WHITE PLAINS, N.Y. (AP) - LeighAnn Ferrara is transforming her small suburban yard from grass bordered by a few shrubs into an anti-lawn - a patchwork of flower beds, vegetables and fruit trees.
It didn't happen all at once, says the mother of two young kids. "We started smothering small sections of the lawn each year with cardboard and mulch and planting them, and by now the front yard is probably three-quarters planting beds," she says. "Every year we do more."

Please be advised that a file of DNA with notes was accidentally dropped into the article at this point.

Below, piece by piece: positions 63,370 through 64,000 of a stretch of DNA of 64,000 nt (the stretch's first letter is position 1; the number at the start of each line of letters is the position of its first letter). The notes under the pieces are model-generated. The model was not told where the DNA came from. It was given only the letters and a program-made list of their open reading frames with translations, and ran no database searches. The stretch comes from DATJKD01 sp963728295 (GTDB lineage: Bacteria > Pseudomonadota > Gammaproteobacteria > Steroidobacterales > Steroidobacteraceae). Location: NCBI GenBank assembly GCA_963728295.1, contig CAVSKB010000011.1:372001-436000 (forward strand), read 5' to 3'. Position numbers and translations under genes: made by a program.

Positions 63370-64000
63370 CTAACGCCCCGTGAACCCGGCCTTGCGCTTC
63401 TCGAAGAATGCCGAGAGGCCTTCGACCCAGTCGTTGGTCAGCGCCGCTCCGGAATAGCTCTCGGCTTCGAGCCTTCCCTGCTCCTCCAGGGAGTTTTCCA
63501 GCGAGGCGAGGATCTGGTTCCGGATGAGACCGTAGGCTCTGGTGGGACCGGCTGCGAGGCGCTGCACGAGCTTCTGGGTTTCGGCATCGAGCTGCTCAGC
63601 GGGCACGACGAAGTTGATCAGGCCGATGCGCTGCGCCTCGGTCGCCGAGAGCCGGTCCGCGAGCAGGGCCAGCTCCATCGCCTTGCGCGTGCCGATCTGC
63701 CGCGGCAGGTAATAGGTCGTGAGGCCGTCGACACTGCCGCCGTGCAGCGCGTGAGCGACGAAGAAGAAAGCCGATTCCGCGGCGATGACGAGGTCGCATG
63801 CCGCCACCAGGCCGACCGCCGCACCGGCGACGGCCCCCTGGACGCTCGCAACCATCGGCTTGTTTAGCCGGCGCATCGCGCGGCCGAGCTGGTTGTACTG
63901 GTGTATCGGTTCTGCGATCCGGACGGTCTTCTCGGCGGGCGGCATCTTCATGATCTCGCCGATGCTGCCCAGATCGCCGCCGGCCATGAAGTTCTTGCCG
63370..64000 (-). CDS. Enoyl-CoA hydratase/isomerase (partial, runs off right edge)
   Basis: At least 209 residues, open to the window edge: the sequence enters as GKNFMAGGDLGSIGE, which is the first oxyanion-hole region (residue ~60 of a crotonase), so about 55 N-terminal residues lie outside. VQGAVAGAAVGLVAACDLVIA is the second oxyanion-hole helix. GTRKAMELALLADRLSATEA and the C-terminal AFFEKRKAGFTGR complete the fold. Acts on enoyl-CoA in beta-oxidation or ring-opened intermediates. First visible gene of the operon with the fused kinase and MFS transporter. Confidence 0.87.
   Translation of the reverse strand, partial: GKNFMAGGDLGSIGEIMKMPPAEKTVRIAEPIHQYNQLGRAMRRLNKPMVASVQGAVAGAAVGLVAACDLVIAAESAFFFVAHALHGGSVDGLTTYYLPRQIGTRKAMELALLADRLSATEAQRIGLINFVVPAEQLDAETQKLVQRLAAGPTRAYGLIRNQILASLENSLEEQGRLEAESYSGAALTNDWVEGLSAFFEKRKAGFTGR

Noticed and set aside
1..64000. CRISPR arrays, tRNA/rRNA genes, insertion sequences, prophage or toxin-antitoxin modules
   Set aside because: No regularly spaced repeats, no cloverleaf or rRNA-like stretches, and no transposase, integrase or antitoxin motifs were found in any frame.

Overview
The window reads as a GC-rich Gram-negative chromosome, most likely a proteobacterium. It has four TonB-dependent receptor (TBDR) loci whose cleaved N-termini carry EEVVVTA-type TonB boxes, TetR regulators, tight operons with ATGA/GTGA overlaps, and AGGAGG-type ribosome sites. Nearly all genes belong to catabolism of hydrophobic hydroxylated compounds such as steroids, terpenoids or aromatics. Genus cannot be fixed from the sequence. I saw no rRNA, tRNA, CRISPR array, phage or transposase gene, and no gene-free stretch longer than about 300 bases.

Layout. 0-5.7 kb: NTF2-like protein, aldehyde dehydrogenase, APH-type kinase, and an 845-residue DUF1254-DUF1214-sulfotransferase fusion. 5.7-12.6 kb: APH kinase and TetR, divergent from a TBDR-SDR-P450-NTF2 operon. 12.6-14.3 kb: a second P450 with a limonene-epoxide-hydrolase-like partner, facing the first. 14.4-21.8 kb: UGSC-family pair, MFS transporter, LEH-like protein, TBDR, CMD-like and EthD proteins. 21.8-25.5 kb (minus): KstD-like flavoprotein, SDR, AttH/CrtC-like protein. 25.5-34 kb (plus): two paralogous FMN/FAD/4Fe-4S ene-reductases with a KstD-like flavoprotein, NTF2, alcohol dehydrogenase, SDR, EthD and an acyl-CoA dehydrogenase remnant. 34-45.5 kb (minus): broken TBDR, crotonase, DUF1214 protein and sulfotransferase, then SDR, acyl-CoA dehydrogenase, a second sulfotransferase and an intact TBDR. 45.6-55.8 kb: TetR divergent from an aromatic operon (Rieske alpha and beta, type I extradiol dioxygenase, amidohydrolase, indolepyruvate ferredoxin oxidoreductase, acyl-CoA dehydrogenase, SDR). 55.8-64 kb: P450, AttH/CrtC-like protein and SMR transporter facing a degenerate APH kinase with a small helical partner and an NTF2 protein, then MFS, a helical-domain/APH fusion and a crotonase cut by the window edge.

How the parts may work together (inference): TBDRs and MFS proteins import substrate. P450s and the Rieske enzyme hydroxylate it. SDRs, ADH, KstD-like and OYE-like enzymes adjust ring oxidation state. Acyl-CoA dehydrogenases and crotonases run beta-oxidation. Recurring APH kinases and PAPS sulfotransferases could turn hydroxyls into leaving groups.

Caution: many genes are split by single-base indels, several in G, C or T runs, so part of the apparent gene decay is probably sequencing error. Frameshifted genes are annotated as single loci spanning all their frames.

Her perennials and native plants require less upkeep and water than turf grass does. And she doesn't need herbicides or pesticides - she's not aiming for emerald perfection.
For generations, the lawn - that neat, green, weed-less carpet of grass - has dominated American yards.